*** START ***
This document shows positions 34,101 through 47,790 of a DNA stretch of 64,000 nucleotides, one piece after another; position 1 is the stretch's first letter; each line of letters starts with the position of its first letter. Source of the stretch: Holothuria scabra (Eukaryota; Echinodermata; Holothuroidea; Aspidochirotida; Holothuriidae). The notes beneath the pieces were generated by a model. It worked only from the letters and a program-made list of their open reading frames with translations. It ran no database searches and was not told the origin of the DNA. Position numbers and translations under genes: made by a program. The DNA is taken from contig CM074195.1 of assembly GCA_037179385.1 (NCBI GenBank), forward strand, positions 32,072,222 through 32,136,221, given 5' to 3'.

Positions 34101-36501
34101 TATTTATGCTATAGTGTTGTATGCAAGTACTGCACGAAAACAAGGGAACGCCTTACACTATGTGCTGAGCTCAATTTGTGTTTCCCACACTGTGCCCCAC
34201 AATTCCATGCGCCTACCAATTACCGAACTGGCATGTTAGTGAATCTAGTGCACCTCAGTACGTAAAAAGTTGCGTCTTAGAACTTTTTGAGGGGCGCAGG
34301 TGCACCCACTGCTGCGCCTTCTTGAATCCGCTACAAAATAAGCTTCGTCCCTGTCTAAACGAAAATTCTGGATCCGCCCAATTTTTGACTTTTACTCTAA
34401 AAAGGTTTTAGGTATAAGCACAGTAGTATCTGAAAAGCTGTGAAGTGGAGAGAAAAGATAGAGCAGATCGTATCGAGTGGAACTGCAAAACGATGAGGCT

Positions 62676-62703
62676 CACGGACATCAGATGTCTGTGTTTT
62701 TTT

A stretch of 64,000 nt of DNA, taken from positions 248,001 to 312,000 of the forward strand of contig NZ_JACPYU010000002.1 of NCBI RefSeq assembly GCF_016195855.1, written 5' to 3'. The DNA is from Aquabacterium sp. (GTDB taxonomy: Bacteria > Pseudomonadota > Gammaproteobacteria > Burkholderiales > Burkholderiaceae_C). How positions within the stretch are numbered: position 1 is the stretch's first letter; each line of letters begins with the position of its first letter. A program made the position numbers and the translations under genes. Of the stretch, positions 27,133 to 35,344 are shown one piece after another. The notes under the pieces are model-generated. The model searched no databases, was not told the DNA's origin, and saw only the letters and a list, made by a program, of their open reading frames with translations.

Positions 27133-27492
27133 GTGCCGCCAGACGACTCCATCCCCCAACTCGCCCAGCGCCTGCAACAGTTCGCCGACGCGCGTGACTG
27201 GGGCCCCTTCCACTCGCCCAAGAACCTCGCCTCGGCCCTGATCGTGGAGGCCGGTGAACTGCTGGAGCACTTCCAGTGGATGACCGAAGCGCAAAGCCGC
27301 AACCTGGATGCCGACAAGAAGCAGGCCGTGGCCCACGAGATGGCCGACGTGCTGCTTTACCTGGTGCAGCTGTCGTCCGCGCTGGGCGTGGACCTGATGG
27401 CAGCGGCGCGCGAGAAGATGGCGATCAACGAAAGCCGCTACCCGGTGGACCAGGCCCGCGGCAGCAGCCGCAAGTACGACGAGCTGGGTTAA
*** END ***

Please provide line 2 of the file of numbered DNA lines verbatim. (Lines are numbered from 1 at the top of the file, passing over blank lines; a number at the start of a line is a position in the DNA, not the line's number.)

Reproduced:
Positions 34101-36501